As industrial distributors seek to expand their reach and effectiveness online, the subject of value marketing needs to be addressed. In this 3 part series, Curtis Alexander takes readers through the ins-and-outs of value marketing - why you should consider using it, how to develop your personalized strategy, and how to implement it, including mistakes to avoid.
Part 1: Designing Your Strategy
In the span of 8 months I saw the traffic to an established website increase by 600%. This was with employing just one tactic in the new value marketing strategy. There’s more that will eventually get thrown in.
I have other stories I could share, but the point is simple: value marketing (or, as it’s sometimes called, content marketing) works - when done correctly.
And there’s the rub. Most companies struggle to pull it off effectively.
The point of this series is to show you how to do it right and maximize your return on investment as well as your position in the marketplace. Your first step is determining a strategy that’s right for you. But first …
What Is Value Marketing?
Simply put, value marketing is a strategy that allows any industrial distributor to break out of the commodity marketplace. It's a process of finding out what problems your market is having and then creating value (in the form of content) in the ideal channels that positions you not just as a vendor - but as an advisor.
Where traditional marketing was more of a push mentality, value marketing is pulling.
The downside? It's not a quick fix. You have to commit to this long term - but the payoffs are worth it.
But I need to warn you …
Value Marketing is Gaining Steam
From small companies to giants like General Electric, from B2B to B2C, value marketing is gaining steam and shows no signs of slowing down:
- Spending for value marketing has risen 33% among B2B marketers (up 26%)
- Furthermore, 54% of these companies plan on increasing their budgets for value marketing in the next year.
As more and more companies begin to take advantage of value marketing you’re only real advantage is to do it better. That starts with designing a strategy that’s ideal for your company. Here are four questions you need to answer:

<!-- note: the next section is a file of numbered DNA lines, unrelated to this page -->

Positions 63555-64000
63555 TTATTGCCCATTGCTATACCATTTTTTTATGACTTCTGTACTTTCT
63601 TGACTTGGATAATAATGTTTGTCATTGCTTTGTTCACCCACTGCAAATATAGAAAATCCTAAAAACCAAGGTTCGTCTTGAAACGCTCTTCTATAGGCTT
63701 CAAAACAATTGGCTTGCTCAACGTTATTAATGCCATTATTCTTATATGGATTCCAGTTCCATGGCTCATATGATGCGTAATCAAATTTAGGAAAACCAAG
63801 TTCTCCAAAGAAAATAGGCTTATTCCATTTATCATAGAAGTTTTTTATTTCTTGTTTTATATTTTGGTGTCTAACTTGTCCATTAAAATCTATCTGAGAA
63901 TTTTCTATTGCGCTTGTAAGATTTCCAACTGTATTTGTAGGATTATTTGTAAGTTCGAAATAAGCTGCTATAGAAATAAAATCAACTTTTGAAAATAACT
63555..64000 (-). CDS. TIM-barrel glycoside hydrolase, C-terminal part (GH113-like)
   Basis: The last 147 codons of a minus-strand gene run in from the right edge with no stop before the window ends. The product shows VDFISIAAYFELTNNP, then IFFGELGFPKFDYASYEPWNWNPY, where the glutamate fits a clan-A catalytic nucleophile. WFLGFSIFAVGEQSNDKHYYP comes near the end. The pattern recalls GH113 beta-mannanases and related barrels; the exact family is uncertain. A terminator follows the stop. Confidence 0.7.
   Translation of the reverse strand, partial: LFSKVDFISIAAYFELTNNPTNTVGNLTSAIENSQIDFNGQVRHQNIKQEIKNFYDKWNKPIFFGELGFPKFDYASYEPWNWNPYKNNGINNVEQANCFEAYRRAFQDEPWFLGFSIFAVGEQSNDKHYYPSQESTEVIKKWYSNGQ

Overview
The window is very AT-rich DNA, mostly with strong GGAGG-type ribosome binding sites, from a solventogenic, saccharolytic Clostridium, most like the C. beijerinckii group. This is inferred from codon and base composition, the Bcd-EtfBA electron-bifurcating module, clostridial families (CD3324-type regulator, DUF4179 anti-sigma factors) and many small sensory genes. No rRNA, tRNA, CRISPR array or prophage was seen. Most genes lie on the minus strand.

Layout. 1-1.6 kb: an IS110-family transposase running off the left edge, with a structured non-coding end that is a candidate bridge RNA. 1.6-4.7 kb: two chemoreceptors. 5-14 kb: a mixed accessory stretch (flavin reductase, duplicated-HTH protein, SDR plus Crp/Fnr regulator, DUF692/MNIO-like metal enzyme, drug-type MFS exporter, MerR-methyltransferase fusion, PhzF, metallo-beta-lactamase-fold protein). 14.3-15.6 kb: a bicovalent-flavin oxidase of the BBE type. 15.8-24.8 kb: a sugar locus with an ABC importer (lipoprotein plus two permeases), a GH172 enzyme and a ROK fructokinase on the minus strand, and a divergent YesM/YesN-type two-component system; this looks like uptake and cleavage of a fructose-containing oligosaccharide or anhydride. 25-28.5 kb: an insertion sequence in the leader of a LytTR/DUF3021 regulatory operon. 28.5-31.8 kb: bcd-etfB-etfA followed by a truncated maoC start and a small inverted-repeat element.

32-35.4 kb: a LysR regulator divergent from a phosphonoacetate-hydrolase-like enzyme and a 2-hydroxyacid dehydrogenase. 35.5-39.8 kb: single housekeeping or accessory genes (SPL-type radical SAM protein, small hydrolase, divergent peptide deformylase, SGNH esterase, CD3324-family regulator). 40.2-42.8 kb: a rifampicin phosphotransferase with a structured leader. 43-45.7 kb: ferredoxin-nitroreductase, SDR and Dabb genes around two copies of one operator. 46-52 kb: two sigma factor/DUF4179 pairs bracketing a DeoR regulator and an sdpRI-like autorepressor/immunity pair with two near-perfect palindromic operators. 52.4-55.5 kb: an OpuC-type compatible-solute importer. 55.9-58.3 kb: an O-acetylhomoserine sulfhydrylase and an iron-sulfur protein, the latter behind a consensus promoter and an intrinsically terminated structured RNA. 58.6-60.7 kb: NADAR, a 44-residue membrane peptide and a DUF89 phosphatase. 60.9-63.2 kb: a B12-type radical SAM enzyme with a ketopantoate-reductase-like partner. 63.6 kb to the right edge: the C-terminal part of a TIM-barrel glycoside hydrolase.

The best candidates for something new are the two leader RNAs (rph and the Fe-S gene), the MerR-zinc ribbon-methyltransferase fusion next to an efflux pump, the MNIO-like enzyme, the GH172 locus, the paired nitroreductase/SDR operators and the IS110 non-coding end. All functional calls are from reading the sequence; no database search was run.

- Who is Your Prospect? You need to be able to paint a clear picture of who your typical prospect is. Men, women, middle managers, CFOs, purchasing agents? What bothers them? What troubles and problems do they have? What keeps them up at night? What feedback does your company already get? And don't make the mistake of thinking that what you know is trivial. Your knowledge and experience is much more valuable than you might think. By sharing that valuable content you can build a bridge between you and your prospect and elevate your position in the process
- What Media Do They Consume? Where do your prospects 'hang out'. Which media do they know, like and trust? As an example (and please send all hate mail to the editor) social media has gained a lot of attention because of its popularity with consumers. However, much of this use has been in the retail market. Executives certainly use social media to an extent but the tool is different for them. If an executive needs to solve a business problem they email or call a colleague who has encountered the same issue. If that colleague has listened to a speech you gave or read your white paper or book that's the gold standard.
- Carefully Select Your Media. The biggest problem with value marketing is that you have so many choices. I could probably name at least twenty different avenues your company could take. However, you’re much better off focusing on the handful of media that you feel will give you the most bang for your buck. Not surprisingly, in survey after survey B2B companies report their most effective tactics include in-person events, case studies, enewsletters, white papers, webinars and blogs.
- Put Your Plan Into Action. Albert Einstein said "nothing happens until something moves." Simple and profound. The same goes for value marketing. If you've made it to this step you've laid the groundwork for you future success. You have a clear picture of your prospect, what their problems are and where they congregate. Now all that's left is to put your plan into action.
In part 2, I'm going to point out roadblocks and traps that you'll want to avoid. I'll also give you some tips on how to implement with the most efficiency and effectiveness possible.
For the second part of this series, please click here.
Curtis M. Alexander is a Business Growth Strategist who helps industrial and manufacturing companies increase profits and strengthen market position. He publishes Gaining Ground, a free monthly enewsletter for industrial and manufacturing executives that shares practical and proven strategies for growth. Sign up at www.curtismalexander.com